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This thought-provoking book opens new ground in history. It begins with the assertion that for most of two hundred years after the death of Christ, contemporary literature contained no reference to him whatsoever. Then came the four gospels in the middle of the second century.
To understand the impact of the gospels, one must realize that with the failure of the administration of the Roman Empire, there was widespread distress. People became miserable, despondent and desperate. Partly under the influence of Eastern religions, there was a craving for a savior. Christ was thus imported into an ever-extending religious revival. Life expectation was short, death was everywhere and the only reality to which one could turn was the assurance of an afterlife in heaven or hell.
Somewhere in that chaos, around the sixth or seventh centuries, the despair crystallized in a movement, a little hurricane, which became the Catholic Church. The founders sought authority from any superstition they could find. They borrowed phrases from eastern religions, from Plato and from the Jewish Talmud. They threw together a mass of superstitious dogma, easy to impose on the ignorant masses of the time. We must recognize how astonishingly ignorant and deprived the average man was, who knew only of one mile around him, in the robber-baron age of 600 to 1400 AD. By then the Church had thoroughly incorporated the central role of Christ into its religion, and invented everything that needed to be invented in it.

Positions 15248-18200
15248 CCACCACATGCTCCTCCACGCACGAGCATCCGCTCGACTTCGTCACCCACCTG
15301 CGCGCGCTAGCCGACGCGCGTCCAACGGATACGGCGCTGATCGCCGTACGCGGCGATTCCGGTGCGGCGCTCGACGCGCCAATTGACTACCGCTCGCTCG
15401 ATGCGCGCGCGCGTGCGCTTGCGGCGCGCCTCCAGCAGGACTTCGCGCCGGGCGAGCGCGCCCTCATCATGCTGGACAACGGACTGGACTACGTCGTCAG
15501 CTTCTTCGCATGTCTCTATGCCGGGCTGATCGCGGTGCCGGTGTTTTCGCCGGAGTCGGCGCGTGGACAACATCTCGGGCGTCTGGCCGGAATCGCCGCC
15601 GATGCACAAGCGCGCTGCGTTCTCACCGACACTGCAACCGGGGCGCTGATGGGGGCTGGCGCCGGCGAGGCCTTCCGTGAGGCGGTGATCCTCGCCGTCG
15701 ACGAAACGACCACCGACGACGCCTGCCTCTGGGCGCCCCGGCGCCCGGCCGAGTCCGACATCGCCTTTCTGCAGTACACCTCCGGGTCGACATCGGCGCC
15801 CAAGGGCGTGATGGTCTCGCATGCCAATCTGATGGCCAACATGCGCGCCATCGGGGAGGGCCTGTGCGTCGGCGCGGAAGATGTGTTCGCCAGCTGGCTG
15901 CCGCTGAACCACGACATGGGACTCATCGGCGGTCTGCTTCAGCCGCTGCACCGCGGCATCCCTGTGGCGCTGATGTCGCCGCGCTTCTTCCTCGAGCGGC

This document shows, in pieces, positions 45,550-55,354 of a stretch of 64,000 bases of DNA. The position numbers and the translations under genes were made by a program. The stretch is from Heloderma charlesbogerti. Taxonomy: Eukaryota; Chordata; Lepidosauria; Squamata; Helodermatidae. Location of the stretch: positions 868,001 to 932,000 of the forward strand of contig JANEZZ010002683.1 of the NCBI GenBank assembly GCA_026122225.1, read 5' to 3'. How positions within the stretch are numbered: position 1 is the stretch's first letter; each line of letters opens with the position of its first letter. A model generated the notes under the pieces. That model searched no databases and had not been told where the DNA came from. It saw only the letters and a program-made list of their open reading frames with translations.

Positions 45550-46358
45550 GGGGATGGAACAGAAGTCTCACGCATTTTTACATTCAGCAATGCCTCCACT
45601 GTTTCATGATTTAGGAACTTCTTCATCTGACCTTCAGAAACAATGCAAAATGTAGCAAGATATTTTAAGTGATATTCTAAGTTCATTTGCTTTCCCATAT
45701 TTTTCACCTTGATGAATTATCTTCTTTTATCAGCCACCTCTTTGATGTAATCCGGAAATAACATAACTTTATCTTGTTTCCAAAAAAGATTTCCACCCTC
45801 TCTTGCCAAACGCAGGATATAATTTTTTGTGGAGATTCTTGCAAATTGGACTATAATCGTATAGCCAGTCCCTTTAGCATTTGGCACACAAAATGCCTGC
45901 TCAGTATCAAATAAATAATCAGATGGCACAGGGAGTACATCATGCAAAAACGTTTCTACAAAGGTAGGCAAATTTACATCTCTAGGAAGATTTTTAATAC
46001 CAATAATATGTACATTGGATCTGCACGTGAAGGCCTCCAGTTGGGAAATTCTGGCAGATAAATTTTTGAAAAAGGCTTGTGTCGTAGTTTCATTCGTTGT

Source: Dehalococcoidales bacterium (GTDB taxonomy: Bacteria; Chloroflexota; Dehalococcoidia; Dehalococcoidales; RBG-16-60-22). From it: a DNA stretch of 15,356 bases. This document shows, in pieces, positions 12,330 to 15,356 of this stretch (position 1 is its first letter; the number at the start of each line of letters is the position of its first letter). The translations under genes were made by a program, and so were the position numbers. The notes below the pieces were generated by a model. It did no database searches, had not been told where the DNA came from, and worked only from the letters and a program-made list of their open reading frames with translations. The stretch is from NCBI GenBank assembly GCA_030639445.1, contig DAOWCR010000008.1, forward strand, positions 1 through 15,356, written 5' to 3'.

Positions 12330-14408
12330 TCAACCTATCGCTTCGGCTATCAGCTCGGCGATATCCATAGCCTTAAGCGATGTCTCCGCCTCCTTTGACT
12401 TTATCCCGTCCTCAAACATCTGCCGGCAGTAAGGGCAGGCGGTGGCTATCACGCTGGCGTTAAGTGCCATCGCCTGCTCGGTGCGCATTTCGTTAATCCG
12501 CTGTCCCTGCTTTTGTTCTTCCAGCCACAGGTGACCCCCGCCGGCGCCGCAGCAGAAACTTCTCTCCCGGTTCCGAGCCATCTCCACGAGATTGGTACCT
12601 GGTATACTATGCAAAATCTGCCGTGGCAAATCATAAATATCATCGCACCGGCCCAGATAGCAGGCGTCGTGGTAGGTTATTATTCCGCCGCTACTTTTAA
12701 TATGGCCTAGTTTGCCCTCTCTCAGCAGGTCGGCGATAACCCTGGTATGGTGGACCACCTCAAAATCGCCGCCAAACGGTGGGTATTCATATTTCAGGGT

This book may enable our current world to gain perspective at a time when education, particularly scientific education, has really begun to shake belief in the doctrines and superstitions of Christianity.
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